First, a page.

|2019 French Open|
|Venue: Roland Garros, Paris Dates: 26 May-9 June|
|Coverage: Live text and radio commentary on selected matches on the BBC Sport website and app.|
Britain’s Dan Evans says his time spent as Roger Federer’s training partner has been an “eye-opener to what’s being done in our country” in terms of investment and helping young players.
The British number three trained with Federer in Switzerland ahead of his return to clay in Madrid this month.
“I was pretty surprised with how simple a lot of the drills were,” said Evans.
“He was so down to earth off the court. It was a bit surreal sometimes – he didn’t hide away or anything.”
Evans has also been training with British three-time Grand Slam champion Andy Murray before the French Open, which kicks off on Sunday.
Murray, who admitted he could make a return to Wimbledon to play doubles, has been increasing his training load.
“He was great. He seemed pretty happy – if I’m honest, a bit happier than normal. Hopefully he can come back and get going again,” said Evans.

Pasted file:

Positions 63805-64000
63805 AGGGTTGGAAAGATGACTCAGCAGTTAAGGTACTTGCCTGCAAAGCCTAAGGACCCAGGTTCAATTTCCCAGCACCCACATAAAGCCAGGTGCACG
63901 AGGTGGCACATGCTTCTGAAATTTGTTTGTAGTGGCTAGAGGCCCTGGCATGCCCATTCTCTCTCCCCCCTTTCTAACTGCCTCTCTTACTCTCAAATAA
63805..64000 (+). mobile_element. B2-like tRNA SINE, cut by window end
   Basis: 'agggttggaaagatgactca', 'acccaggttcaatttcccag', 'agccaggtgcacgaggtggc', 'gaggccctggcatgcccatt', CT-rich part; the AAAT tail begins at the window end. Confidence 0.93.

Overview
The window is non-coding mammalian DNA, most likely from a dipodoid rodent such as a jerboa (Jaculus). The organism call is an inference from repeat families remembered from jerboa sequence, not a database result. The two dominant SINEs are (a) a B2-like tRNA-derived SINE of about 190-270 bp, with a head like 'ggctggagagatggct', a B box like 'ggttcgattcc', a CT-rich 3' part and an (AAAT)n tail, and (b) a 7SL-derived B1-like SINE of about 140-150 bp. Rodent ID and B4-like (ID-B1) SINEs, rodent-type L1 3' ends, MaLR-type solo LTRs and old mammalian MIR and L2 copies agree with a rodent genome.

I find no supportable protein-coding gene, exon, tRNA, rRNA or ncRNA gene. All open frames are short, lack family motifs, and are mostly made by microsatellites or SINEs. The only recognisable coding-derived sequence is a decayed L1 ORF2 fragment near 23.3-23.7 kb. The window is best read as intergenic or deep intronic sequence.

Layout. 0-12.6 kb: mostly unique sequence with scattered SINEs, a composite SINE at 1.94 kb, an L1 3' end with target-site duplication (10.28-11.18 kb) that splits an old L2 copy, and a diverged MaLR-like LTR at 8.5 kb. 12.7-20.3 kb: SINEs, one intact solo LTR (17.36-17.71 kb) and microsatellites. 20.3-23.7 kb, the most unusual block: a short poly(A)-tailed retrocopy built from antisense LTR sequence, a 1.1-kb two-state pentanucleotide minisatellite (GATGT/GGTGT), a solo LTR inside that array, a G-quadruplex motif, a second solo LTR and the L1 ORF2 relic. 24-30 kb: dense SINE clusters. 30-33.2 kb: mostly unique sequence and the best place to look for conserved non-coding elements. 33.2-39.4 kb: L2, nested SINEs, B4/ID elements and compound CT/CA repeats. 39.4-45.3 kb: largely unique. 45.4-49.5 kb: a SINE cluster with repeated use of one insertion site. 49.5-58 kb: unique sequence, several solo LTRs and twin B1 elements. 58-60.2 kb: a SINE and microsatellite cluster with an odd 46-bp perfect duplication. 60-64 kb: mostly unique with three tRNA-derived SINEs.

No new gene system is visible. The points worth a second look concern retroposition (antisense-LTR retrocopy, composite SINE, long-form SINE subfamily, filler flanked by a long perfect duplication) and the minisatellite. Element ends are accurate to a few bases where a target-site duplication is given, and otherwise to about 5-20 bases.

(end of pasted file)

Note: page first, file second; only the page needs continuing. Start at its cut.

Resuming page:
Evans criticised the Lawn Tennis Association’s use of analysis following his time with Federer and wants money to be “spread out better” in order to increase the number of British players inside the world’s top 300.
“Let’s maybe get the basics right, walk before we can run would be good for me,” said the 28-year-old. “We need more people [ranked] inside 200-300 before we start having analysis and stuff like that.
“The people who are running performance obviously don’t think it’s wasted [money], they want to put their money into that. People are using it so it’s not wasted but I think it could be spread out a little better.
“In our country you can’t be a Tennis player when you have no money or you’re from a bad area. It’s impossible unless your mum and dad remortgage their house. Why should people do that when there’s six analysis guys?”
An LTA spokesperson said: “The LTA is committed to opening Tennis up and making every stage of being an aspiring pro more accessible. For example, our National Academies will dramatically reduce the cost for our highest potential juniors and we subsidise the coaching of more than 2,000 children at local and another 220 at regional player development centres.
“We are also making a significant annual investment into the charity Tennis First so it can provide financial assistance to families from less privileged backgrounds and enable more children to progress along our Player Pathway.”